So to the actual who’s hot and who’s not – you know, the sport.

Such as been the intensity of the on-track action up and down the field, few have minded much that first place has belonged to Sebastian Vettel this year for the most part. He’s claimed 93 points out of a possible 100 (after three wins and one second from four rounds), and leads the table by 34 points. More to the point, he’s been dominating from the front: he’s claimed all four pole positions this year and has led 184 of the 228 laps (Rosberg and Button are next up having each led for a mere 14 tours).

Sebastian Vettel has dominated 2011 so far
Credit: Alex Comerford / CC
Despite all of the changes, Vettel has started off this year the same way he ended last year: imperiously. If anything, he’s upped his game yet further and the assurance from being world champion has clearly had a positive impact on him, both on and off the track. There’s always been some doubt about Seb’s judgement when running in the pack, but there’s nothing outward so far to suggest that this will be a problem when it comes. Even with fifteen (at least) races to go, it’s looking like his title to lose.

Not even the similarly equipped Mark Webber can get near him, despite putting in possibly the drive of the year so far in China. Seemingly Webber’s more aggressive turn-in style than Vettel's is more to the detriment of the tyres, but even with that it appears that Vettel’s found a new level this year that Webber just can’t quite match. Webber did show in Turkey that he’s capable of providing solid back up to his team mate, so that may be enough to keep him at the team for 2012.

Behind them, McLaren turned around their woeful testing form at an astonishing clip, in time for the opening round at Melbourne. They’ve clearly established themselves as best of the rest, and have even grabbed a win, for Lewis in China. Ferrari however went the other way at the same time. Their testing form, which caused some to put them even ahead of the Red Bulls, evaporated on the track at Melbourne, with a final technical upgrade not working, revealing a wind tunnel correlation problem. They do appear to be now getting to the bottom of it, and Alonso’s run clinging to the Red Bulls’ coat tails in Turkey was stellar and showed that the Scuderia may yet give the Bulls something to think about, in the races at least (indeed, Ferrari have been much stronger in the races than in qualifying all season). They also have an upgrade due in Barcelona, the next round. In the case of both teams, there’s work to be done to get on terms with Red Bull and Vettel consistently. Mercedes have also shown in the last two races that they’re capable of being fully paid-up members of the big four, though have been impeded by niggly problems (fuel, or lack of it, in China, tyre performance in Turkey). Of the rest, only Renault look capable of podium runs, and indeed have claimed two already.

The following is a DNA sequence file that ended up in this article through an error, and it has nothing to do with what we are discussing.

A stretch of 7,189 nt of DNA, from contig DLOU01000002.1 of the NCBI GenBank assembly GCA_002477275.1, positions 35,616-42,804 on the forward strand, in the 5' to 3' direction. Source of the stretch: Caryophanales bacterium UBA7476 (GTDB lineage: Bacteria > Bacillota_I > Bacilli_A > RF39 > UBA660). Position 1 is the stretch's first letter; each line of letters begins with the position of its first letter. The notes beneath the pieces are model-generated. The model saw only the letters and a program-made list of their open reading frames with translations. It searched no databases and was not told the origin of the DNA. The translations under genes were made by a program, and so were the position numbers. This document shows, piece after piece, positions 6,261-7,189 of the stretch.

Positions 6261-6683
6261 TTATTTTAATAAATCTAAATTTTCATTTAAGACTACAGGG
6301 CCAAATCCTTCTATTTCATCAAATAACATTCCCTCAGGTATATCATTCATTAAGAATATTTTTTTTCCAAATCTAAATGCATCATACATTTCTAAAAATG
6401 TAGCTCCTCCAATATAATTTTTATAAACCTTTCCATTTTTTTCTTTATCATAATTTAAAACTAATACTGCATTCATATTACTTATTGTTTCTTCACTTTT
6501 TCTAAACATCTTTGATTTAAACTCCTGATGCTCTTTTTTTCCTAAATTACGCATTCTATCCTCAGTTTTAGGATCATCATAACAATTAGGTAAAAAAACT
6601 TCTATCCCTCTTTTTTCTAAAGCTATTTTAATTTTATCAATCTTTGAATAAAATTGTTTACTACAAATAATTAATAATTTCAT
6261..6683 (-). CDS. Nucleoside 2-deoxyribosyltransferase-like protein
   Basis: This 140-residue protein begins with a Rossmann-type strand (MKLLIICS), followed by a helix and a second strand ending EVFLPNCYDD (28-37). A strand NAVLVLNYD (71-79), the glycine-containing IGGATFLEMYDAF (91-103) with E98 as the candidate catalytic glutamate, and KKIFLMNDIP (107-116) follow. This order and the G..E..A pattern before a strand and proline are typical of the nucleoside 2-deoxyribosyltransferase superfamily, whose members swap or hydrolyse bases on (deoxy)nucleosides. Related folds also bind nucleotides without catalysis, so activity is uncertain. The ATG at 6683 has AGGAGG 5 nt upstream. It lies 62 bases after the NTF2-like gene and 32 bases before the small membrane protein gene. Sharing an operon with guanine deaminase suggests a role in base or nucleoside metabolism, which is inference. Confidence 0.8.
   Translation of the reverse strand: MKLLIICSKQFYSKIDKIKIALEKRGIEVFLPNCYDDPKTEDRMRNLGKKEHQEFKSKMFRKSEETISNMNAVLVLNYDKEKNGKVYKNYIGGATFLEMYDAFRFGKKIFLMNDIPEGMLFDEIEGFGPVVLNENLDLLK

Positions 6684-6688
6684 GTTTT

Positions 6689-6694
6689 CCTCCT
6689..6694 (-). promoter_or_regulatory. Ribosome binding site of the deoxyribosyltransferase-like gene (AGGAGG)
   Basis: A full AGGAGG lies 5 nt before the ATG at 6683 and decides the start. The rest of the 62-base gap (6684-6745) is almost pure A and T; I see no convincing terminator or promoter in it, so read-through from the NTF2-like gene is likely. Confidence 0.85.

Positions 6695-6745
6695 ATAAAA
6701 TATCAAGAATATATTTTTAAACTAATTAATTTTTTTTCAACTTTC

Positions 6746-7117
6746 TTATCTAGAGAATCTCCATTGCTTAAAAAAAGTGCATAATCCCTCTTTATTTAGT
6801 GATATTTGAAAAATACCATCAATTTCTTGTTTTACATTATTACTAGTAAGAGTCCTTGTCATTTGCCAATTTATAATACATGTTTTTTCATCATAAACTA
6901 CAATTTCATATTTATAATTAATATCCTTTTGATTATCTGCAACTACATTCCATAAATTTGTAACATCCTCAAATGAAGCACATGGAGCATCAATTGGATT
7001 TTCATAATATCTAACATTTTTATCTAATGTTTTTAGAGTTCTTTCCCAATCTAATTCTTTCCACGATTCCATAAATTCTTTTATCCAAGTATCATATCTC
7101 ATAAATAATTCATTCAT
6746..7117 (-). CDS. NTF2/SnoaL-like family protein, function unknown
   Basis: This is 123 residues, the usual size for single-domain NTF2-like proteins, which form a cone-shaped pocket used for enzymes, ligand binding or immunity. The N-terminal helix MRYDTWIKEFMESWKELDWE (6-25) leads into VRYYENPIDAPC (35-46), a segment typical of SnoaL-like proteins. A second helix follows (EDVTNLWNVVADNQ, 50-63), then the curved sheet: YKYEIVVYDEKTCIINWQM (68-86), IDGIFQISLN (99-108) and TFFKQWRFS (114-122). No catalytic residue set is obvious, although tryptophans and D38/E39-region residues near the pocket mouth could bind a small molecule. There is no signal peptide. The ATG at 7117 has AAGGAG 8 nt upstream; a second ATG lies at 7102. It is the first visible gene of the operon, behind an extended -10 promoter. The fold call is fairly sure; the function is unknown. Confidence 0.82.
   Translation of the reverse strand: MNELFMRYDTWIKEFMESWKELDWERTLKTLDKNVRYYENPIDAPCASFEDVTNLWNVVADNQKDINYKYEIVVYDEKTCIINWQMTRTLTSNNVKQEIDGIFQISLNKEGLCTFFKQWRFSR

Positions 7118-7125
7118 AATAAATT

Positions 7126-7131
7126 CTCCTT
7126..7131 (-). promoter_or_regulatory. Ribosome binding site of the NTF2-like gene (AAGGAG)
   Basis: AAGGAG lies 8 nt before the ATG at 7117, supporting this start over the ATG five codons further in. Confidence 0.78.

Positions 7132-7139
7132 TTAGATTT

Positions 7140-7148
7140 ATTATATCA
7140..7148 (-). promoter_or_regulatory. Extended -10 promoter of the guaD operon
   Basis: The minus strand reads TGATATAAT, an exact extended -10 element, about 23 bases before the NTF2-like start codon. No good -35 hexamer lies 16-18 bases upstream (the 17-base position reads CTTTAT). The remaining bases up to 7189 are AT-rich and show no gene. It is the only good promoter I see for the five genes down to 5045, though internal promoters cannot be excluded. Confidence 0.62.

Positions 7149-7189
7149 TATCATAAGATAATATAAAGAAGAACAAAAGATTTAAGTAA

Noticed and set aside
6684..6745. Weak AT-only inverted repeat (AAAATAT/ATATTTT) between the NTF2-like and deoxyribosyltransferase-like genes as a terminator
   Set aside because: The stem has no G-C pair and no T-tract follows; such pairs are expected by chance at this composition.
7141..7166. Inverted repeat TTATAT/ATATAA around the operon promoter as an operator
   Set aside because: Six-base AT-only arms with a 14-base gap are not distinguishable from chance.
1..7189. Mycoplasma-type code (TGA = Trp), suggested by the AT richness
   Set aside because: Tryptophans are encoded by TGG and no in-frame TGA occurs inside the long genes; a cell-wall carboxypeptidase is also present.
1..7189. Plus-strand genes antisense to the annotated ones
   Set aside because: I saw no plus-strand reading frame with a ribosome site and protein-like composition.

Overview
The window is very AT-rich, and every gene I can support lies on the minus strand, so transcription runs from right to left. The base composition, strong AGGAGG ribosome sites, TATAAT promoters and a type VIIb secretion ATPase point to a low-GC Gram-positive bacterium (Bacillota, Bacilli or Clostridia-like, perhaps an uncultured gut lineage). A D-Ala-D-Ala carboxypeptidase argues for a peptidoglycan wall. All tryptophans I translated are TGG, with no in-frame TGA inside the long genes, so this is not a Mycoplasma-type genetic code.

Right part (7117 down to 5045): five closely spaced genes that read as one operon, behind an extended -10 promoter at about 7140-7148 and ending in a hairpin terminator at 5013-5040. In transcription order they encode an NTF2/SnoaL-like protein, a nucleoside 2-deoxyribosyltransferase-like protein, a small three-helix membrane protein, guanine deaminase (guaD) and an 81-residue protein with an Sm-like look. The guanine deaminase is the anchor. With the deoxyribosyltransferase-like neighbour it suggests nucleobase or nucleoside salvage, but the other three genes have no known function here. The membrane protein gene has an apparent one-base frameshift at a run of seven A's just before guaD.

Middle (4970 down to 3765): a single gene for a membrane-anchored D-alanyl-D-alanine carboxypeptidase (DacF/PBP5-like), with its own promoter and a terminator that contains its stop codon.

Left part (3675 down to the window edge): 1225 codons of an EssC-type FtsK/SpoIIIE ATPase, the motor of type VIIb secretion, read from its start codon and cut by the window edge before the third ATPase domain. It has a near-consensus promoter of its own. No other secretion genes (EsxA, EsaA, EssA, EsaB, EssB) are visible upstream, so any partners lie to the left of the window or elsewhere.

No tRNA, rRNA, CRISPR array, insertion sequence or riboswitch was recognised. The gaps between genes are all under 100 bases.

If any of them can get close to Seb’s Red Bull it will add yet further to a classic season of F1 racing.


  1. Sorry Graham, While you have an interesting take on the DRS and KERS and make a valid point in respect of the amount of overtaking seen this year I cannot agree that these systems are in the best interests of the sport.

    I remain on the fence in respect of the tyre degradation issue but certainly feel that this is the single biggest change which has provided for on-track, racing, overtaking.

  2. Thanks very much for your comments BazL. It's an interesting point that much of the overtaking this year could be attributed to the tyres rather than the DRS (or KERS). Fernando Alonso's certainly said that he thinks this is the case, and I'm sure others have as well.

    It would be very interesting to see the amount of overtaking there would be without DRS but still with the tyre degradation. I'd guess there wouldn't be quite as much as in the first four races, but a lot more than in previous years. You suspect that the FIA have been a bit surprised by the amount of overtaking created by the new rules this year.